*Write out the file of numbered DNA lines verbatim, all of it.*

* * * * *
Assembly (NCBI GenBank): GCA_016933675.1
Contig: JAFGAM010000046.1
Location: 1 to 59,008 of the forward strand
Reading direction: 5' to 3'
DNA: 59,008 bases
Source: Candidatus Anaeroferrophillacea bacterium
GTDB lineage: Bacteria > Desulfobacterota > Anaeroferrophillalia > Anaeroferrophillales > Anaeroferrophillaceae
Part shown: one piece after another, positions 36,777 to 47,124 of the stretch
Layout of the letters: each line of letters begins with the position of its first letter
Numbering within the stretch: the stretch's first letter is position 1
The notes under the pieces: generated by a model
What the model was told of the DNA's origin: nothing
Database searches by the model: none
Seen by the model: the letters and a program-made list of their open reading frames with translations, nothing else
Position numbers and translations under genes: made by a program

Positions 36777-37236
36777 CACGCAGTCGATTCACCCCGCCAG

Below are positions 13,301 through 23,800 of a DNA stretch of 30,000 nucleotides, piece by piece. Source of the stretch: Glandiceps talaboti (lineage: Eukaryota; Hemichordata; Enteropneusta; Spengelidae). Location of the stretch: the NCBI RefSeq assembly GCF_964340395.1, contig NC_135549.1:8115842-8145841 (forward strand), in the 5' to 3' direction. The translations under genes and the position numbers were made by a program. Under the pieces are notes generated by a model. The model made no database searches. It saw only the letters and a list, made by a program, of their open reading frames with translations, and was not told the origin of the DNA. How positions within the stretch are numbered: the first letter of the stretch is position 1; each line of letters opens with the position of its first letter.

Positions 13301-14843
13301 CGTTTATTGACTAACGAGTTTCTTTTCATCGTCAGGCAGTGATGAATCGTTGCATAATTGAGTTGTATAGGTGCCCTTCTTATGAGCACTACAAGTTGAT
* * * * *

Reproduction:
Assembly (NCBI GenBank): GCA_016933675.1
Contig: JAFGAM010000046.1
Location: 1 to 59,008 of the forward strand
Reading direction: 5' to 3'
DNA: 59,008 bases
Source: Candidatus Anaeroferrophillacea bacterium
GTDB lineage: Bacteria > Desulfobacterota > Anaeroferrophillalia > Anaeroferrophillales > Anaeroferrophillaceae
Part shown: one piece after another, positions 36,777 to 47,124 of the stretch
Layout of the letters: each line of letters begins with the position of its first letter
Numbering within the stretch: the stretch's first letter is position 1
The notes under the pieces: generated by a model
What the model was told of the DNA's origin: nothing
Database searches by the model: none
Seen by the model: the letters and a program-made list of their open reading frames with translations, nothing else
Position numbers and translations under genes: made by a program

Positions 36777-37236
36777 CACGCAGTCGATTCACCCCGCCAG

Below are positions 13,301 through 23,800 of a DNA stretch of 30,000 nucleotides, piece by piece. Source of the stretch: Glandiceps talaboti (lineage: Eukaryota; Hemichordata; Enteropneusta; Spengelidae). Location of the stretch: the NCBI RefSeq assembly GCF_964340395.1, contig NC_135549.1:8115842-8145841 (forward strand), in the 5' to 3' direction. The translations under genes and the position numbers were made by a program. Under the pieces are notes generated by a model. The model made no database searches. It saw only the letters and a list, made by a program, of their open reading frames with translations, and was not told the origin of the DNA. How positions within the stretch are numbered: the first letter of the stretch is position 1; each line of letters opens with the position of its first letter.

Positions 13301-14843
13301 CGTTTATTGACTAACGAGTTTCTTTTCATCGTCAGGCAGTGATGAATCGTTGCATAATTGAGTTGTATAGGTGCCCTTCTTATGAGCACTACAAGTTGAT